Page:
From the 2010 Stereoscope ; Silver City – by Susan Perry
Time: late 1945
Place: Holdrege, NebraskaSetting: Holdrege Chamber of Commerce meeting
Scenario: Severe Housing Shortage in Holdrege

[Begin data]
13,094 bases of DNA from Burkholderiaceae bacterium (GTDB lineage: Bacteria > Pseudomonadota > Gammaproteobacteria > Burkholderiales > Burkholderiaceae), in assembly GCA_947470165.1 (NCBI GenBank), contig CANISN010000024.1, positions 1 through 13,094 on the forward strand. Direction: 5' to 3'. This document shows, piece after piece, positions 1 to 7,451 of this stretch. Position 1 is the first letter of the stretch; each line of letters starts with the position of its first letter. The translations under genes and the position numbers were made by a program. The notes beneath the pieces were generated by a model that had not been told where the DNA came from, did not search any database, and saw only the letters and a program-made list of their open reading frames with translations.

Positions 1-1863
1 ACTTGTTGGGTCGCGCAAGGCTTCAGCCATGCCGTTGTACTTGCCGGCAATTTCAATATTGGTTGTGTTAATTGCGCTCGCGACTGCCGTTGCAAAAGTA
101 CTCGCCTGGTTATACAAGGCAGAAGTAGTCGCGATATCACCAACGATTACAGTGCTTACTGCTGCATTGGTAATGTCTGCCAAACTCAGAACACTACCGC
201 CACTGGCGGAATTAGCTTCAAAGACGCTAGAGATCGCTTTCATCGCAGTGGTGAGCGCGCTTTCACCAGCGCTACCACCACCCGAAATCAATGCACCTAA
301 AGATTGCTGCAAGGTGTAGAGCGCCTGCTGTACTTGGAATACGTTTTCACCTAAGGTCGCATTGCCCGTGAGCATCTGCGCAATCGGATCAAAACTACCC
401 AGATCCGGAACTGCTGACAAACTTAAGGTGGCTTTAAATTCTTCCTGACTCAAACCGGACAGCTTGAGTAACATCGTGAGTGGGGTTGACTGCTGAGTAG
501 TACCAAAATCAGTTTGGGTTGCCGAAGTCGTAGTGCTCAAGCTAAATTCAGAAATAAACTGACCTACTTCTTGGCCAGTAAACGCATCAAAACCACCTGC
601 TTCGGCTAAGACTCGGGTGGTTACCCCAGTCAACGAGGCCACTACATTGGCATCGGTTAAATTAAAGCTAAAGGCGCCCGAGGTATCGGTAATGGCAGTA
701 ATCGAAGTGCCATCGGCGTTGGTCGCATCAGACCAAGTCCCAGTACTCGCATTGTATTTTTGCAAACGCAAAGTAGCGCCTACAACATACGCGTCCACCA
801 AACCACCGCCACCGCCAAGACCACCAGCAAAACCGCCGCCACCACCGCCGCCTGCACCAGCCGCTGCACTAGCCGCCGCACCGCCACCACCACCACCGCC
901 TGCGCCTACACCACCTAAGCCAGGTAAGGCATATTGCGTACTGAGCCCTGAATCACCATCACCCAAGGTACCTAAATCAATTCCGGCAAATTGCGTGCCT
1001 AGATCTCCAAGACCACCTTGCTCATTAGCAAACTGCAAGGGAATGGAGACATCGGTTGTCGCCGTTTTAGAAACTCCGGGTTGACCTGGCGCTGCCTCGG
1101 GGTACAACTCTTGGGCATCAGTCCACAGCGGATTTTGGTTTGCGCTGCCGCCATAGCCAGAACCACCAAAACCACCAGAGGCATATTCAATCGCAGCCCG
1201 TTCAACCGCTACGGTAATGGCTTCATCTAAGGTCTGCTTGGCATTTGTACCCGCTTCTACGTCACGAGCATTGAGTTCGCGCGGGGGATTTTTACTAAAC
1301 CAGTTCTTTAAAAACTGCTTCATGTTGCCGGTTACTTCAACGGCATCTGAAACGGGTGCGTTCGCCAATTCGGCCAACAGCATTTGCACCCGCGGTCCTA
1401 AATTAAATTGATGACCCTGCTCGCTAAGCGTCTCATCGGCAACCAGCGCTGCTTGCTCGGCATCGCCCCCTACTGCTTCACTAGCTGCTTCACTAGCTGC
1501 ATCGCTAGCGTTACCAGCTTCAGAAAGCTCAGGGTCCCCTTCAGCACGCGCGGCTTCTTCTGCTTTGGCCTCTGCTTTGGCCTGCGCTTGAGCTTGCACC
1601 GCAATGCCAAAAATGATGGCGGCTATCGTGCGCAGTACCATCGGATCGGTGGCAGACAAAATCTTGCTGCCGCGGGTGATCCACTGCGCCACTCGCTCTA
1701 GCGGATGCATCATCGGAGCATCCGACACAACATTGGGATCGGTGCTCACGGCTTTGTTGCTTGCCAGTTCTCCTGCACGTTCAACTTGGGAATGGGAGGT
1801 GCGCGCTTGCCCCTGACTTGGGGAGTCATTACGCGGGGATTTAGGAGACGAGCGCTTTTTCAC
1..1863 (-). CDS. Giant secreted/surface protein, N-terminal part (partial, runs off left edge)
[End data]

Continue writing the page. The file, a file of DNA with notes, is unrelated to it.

The immediate problem the Chamber needed to address was: The veterans were returning and new residents were arriving to fill plentiful jobs. There was nowhere for people to live and lumber was not yet readily available.The Chamber members decided to move 40 trailers from the Hastings Naval Ammunition Depot to the block on Lincoln Street, between 5th and 6th Avenue. They determined these small abodes would provide a quick and an intermediate answer to the original situation.Various committees immediately began to function. Homer Hamilton was dispatched to Chicago to complete negotiations for the lease of the trailers. The Chamber, utilizing a part of its $10,000 industrial development fund, secured the assistance of the Federal Public Housing Administration to “move trailer houses in as a temporary means of solving shortages.” Holdrege was the first town in the country to ask for and receive the government’s assistance. While these plans were being finalized, Art Bendler, his committee, and his crew were busy laying the utilities across the entire block. Dick Brown’s committee was interviewing for a caretaker, maintenance man, and Joe Johnson was beginning the task of moving the units to the building site. As information was circulated, applications to rent these units began to arrive and it wasn’t too much later that the chamber could see that asking for 40 units would not solve the shortage. Chamber directors “expressed confidence that the entire group of trailers would be rented as soon as they became available for tenancy.”Rental contracts were to be drawn up after a unit was on site for inspection. The rental rate would be decided after figuring out accurate moving expenses and after consulting with the OPA. Preference to veterans and their families was to be given throughout the rental process. Later, after these cost had been calculated, the monthly rent was set at $27.50. One month after starting the process, the first trailers were occupied. They were described this way: “Not trailers-but expandable houses is the best description for Holdrege’s emergency solution to the housing shortage. The compact living quarters, as pictured above upon their arrival on tract, do resemble automobile trailers. However, in their expanded form with the two side rooms in place, they take on the appearance of what they really are- small, three-room houses which will accommodate a maximum of six people… Part of the central section of the house comprises a living room and the other part is taken up by the kitchen. On either side is a room for sleeping quarters, as well as space for eating and a divan. Equipment consists of two double beds, a divan which will provide sleeping space for two people, a gasoline pressure stove, oil heater, a table, four chairs, a double sink, cupboards, ice box and two clothes closets. In fact, dishes and bedding are the only things not furnished. A utility building contains both showers and bath tubs. The laundry room is equipped with a washing machine, eight single tubs and four double tubs. Around the base of the house a skirting is installed and then that sheathing is banked with dirt.”Mr. Hamilton issued a statement which introduced C.A. Adcock as the caretaker, and invited interested people to look over the houses that had been erected and were ready for occupancy. He further stated that he hoped all would recognize the efforts of the chamber as an effort to alleviate a severe housing situation. The movement was “prompted by the desire to alleviate the discomfort, inconvenience and stifling of opportunity that the housing shortage in Holdrege was causing.” This entire project moved with great rapidity to fulfill the Chamber’s goal and all the units were quickly filled. Within the next few years, procuring lumber to build homes became much easier and in the summer months over a hundred homes were under construction. Silver City–a short term solution to a bigger problem–a part of our history now on record in the research library at Nebraska Prairie Museum.